WASHINGTON (May 31, 2014) Army Sgt. Bowe Bergdahl, who was the only American soldier held prisoner in Afghanistan, was freed Saturday.
Berghdal, 28, had been held by the Taliban since June 30, 2009.
He was in good condition and able to walk, the officials said.
President Barack Obama delivered the news of the release to Bergdahl’s parents.
“On behalf of the American people, I was honored to call his parents to express our joy that they can expect his safe return, mindful of their courage and sacrifice throughout this ordeal,” he said in a statement.
“Today we also remember the many troops held captive and whom remain missing or unaccounted for in America’s past wars. Sergeant Bergdahl’s recovery is a reminder of America’s unwavering commitment to leave no man or woman in uniform behind on the battlefield. And as we find relief in Bowe’s recovery, our thoughts and prayers are with those other Americans whose release we continue to pursue,’ he said.
Bergdahl's release was part of a negotiation that includes the release of five Afghan detainees held in the U.S. prison at Guantanamo Bay, Cuba.
The negotiation between the U.S. and the Taliban was mediated by the government of Qatar.
“The United States has coordinated closely with Qatar to ensure that security measures are in place and the national security of the United States will not be compromised,” Secretary of Defense Chuck Hagel said Saturday.
Bergdahl was turned over to U.S. Special Forces troops at around 9:30 a.m. CDT Saturday and was flown to a forward operating base where he was to undergo a thorough medical examination.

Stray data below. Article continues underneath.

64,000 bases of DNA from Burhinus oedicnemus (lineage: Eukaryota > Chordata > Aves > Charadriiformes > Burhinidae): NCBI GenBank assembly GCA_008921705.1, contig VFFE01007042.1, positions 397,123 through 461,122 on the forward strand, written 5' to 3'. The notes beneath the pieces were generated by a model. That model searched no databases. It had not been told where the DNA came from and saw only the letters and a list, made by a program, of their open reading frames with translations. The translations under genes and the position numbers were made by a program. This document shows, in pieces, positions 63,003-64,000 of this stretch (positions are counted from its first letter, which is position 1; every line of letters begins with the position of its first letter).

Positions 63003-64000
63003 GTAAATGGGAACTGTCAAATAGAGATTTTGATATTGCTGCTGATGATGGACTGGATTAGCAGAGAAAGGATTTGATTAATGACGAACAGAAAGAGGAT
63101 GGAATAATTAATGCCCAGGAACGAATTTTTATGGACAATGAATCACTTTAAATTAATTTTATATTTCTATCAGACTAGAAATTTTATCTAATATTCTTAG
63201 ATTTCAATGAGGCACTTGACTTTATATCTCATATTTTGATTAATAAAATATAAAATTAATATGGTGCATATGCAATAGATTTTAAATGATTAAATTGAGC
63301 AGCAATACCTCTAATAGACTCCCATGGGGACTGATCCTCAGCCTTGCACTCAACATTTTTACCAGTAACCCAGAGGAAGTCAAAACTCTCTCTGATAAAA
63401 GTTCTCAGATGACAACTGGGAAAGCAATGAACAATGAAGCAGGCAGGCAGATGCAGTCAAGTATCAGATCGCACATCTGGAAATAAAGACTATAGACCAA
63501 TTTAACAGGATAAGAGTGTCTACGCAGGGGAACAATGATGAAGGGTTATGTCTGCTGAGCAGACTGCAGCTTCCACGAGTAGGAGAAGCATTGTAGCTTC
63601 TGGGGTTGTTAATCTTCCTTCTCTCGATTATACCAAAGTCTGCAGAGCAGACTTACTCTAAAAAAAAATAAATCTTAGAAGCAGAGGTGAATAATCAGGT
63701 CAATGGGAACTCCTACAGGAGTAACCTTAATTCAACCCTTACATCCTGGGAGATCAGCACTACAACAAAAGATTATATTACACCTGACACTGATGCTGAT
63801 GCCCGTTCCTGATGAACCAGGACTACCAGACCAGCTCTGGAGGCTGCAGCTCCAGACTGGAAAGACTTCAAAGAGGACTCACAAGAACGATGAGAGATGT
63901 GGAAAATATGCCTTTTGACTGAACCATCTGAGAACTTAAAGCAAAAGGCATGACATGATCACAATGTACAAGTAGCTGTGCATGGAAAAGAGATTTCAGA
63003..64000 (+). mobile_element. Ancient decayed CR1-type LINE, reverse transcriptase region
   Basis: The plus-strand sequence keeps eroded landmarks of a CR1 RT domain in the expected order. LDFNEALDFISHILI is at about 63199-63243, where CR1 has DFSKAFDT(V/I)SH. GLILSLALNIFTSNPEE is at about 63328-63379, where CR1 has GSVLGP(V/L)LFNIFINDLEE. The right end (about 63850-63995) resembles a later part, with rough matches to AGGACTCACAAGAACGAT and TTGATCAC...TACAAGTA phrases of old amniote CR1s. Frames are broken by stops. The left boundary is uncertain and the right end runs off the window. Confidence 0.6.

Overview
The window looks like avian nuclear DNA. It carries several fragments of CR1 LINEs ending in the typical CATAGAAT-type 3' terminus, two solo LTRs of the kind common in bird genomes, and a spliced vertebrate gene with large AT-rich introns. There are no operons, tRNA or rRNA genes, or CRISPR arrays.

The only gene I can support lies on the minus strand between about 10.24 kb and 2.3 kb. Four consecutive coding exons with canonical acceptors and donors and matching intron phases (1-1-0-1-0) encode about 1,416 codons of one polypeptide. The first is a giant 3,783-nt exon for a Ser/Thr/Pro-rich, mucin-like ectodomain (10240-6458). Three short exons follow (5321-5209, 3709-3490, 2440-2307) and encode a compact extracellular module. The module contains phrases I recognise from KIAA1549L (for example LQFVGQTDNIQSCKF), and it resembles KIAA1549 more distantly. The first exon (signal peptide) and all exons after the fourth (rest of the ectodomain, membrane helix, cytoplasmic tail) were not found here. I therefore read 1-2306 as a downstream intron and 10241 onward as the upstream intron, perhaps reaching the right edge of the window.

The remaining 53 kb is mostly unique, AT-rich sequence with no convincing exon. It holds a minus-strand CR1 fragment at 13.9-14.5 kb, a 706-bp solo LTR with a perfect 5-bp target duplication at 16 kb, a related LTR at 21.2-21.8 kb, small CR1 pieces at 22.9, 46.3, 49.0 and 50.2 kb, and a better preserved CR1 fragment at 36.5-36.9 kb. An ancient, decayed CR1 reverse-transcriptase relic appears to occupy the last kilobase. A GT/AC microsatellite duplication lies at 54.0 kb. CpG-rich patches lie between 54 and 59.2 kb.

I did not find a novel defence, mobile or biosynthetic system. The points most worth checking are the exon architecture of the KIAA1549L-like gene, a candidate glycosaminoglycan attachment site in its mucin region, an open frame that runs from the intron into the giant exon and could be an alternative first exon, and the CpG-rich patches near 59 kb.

An official told CNN that during the noisy flight, Bergdahl wrote “SF?” on a paper plate, asking if his rescuers were Special Forces personnel.
The soldiers loudly replied, “Yes. We’ve been looking for you for a long time,” the official said.
At that, the official said, Bergdahl broke down in tears.
"The United States government never forgot Sgt. Bergdahl, nor did we stop working to bring him back," Hagtel said.
"I am grateful to all the military and civilian professionals, from DOD and our interagency partners, who helped make this moment possible, and to all those Americans who stood vigil with the Bergdahl family," he said.
Bergdahl, of Ketchum, Idaho, was assigned to the 1st Battalion, 501st Parachute Infantry Regiment, 4th Brigade Combat Team, 25th Infantry Division, from Fort Richardson, Alaska, when he disappeared after walking off his base in eastern Afghanistan with three Afghan counterparts.
Three weeks after he disappeared, the Taliban posted a 28-minute video of Bergdahl, who was then a 23-year-old private.
On the video Bergdahl could be heard saying he's "scared I won't be able to go home."
Bergdahl was promoted to the rank of sergeant in June 2011, while he was still in captivity.